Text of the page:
5. I ride Caltrain for upwards of an hour

      After electrification and HSR, your trip should not be taking 1hr. If it still does, then we have bigger problems than bathrooms.

    6. I'm not holding my breath (or my bladder), waiting for my daily commute to get significantly shorter, I'd be happy to just get a bit more frequency.

    7. They are considering 3-car option for offpeak and weekend service. Do we expect BART like frequency in Caltrain?

    8. Should we expect 15 (peak) and 20-30 (off-peak) frequency on Caltrain? HELL YES.

      Will Caltrain, the Commuter Railroad Agency that freely chooses to be FRA regulated and chooses to require 2 or 3 or more crew per train when one would do, and refuses to countenance either overtakes or timed transfers in service planning, and chooses 15+ minute turnbacks and 90 day COTS inspections, etc, ever deliver BART like frequency to the people who are paying two billion dollars for "modernaization"? OVER THEIR DEAD BODIES.

    9. Do we expect BART like frequency in Caltrain?

      I'm not. If I just miss a mid-day or evening train, it sure would be nice if I didn't have to wait 60 minutes for the next one.

      And, by the way, normal BART frequency to Millbrae is crap, thanks to half of the trains south of SF going only to SFO. I live in the East Bay, and it is quicker for me to take a bus to Transbay terminal, walk well over a mile to the Caltrain station, then ride Caltrain south, than it is to take BART's slow roundabout route to Millbrae and wait for 15 to 30 minutes for Caltrain, due to lack of any schedule coordination between the agencies.

    10. "normal BART frequency to Millbrae is crap"
      No it isn't. The headway (20 minutes worst case) is just fine, especially given the low ridership.
      It's the circuitous travel route which is the problem.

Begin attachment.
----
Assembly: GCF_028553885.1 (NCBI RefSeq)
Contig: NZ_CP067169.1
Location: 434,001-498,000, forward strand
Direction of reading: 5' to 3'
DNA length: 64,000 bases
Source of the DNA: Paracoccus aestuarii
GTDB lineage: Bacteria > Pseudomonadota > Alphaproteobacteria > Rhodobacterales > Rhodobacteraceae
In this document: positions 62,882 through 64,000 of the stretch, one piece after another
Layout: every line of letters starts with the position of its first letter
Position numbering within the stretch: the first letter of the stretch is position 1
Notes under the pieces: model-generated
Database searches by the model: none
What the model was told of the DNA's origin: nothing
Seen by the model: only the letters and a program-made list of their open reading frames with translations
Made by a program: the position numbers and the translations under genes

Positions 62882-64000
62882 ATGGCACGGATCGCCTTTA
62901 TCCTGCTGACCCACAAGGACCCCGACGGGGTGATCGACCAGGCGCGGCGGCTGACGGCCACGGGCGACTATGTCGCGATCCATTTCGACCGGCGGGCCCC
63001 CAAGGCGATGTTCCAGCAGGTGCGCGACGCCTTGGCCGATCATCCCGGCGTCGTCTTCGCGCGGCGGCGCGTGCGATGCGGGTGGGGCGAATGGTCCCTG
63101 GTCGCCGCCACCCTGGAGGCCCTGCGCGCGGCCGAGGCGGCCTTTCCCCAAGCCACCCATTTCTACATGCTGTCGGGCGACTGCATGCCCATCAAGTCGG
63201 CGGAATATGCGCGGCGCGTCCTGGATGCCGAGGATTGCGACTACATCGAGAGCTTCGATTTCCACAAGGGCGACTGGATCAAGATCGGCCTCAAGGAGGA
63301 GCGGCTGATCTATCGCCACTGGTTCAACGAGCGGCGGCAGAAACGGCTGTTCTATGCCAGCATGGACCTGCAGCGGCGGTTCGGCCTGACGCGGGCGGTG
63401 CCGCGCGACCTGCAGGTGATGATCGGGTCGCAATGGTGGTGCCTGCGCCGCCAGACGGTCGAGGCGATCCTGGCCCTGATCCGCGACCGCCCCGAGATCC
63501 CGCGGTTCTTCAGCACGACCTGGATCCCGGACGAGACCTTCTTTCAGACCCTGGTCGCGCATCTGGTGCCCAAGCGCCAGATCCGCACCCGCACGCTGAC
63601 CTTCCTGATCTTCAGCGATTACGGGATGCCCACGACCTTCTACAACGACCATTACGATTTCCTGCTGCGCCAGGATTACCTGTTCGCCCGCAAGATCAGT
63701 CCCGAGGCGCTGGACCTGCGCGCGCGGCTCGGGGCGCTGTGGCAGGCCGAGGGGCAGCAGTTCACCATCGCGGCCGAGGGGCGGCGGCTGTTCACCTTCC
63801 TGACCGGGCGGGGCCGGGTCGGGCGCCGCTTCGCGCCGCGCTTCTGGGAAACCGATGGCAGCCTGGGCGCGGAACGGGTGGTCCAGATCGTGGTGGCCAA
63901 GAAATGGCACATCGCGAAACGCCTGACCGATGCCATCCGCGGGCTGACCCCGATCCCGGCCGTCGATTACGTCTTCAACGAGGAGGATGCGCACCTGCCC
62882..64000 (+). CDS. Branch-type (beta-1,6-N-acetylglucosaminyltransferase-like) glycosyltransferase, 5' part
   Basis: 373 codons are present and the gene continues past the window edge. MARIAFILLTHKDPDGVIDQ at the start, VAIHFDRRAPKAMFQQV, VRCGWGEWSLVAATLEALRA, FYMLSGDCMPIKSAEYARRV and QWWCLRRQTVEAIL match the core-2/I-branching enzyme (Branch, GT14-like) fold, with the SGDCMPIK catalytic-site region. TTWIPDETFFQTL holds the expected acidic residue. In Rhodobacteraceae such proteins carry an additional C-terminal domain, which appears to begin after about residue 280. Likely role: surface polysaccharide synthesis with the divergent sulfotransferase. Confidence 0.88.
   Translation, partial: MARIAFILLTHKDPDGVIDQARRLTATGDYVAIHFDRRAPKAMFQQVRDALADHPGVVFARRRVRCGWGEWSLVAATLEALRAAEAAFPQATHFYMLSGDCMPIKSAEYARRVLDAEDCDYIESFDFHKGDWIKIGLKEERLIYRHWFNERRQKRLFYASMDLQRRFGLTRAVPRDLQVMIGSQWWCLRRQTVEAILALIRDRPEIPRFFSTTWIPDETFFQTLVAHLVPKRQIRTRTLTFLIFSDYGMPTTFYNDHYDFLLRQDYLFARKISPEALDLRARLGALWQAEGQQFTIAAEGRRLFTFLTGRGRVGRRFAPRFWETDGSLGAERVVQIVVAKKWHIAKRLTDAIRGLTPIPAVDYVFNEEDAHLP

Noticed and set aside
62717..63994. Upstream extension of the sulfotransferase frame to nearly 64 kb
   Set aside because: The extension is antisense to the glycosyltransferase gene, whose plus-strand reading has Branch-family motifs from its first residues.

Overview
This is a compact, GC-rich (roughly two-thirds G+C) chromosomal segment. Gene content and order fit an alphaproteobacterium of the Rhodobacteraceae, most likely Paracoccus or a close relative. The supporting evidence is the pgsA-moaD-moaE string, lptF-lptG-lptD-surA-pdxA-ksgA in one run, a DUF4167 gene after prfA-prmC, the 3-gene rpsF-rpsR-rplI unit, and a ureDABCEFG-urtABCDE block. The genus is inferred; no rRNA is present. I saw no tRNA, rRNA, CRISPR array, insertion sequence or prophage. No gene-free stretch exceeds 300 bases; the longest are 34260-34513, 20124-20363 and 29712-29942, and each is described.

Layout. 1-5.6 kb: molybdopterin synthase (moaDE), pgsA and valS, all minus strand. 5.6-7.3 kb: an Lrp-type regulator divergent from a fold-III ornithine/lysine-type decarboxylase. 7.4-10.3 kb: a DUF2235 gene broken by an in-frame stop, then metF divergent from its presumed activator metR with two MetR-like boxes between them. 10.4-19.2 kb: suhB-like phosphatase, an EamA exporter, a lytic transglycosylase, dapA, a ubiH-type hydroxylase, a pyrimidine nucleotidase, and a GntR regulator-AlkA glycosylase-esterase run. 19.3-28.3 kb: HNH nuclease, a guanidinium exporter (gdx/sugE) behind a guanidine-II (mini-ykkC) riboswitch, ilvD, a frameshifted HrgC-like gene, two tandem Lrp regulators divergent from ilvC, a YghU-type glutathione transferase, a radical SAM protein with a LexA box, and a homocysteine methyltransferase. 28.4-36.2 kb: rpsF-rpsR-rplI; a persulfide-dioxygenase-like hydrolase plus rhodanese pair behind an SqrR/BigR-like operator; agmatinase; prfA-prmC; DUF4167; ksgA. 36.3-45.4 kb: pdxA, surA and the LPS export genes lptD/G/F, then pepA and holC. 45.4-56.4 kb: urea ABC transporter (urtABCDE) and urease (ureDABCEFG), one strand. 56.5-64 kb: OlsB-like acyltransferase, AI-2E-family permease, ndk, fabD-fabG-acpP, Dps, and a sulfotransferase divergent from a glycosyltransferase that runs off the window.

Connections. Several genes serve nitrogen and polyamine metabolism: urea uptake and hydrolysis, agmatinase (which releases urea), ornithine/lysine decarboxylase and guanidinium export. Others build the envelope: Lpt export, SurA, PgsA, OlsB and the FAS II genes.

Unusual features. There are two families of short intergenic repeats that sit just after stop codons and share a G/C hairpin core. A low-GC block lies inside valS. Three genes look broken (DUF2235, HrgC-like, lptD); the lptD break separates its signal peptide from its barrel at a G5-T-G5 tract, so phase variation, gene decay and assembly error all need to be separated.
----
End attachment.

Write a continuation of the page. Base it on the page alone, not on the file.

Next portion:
(Aside from the total lack of any notion of regional schedule or fare coordination.)

      Gee, who would ever have predicted that?

      Oh, and coordinating any sort of fixed-headway transit schedule with Caltrain? Good luck with that, given that Caltrain's timetable is pretty much random and is only going to get worse and more and more arbitrary under all their advertised "blended" plans.

  13. I suspect most commuter rail services make some operating profit on ‘rush-hour’ operations but lose a lot of money maintaining hourly service with slow all-stop runs during mid-days, evenings, and week-ends. Unless they skimp on the frequency of their off-peak service runs. For example the BNSF commuter line between Chicago and Aurora has an 89% operating ratio partly because there are two hour service gaps between trains after their morning ‘rush-hour’ till early afternoon weekdays and all day Sunday.
    But with a prospective near-term essentially clean-sheet electrification design Caltrain has a golden opportunity to approach break-even operating costs while simultaneously improving speed and frequency. If Caltrain’s initial EMUs served only level-boarding platforms one operator per EMU train would be sufficient to meet ADA wheel-chair accommodation requirements. Doubling average speed; due to level boarding, acceleration rates, a greater proportion of express runs, and shorter end-of-run schedule recovery periods; would enable a 9 train-per-hour schedule to be operated with the same total number of rolling stock operating personnel now required to run a one train-per-hour ADA compliant service with today’s diesel trains and 8-inch platforms. A nine-train-per-hour minimum service schedule, 3 all-stop and 6 expresses per hour, would initially require a maximum of two EMUs per train needing less than 200 foot long high-level platforms. A ten minute service frequency would be possible. During high demand periods the EMUs should concentrate on multiple-stop runs while the remaining diesel trains should only be placed on express runs. A bond sale backed by increased revenue from this improved service quality would surely generate enough money to fund a capital program to extend high-level platform lengths and purchase more high-platform compatible rolling stock.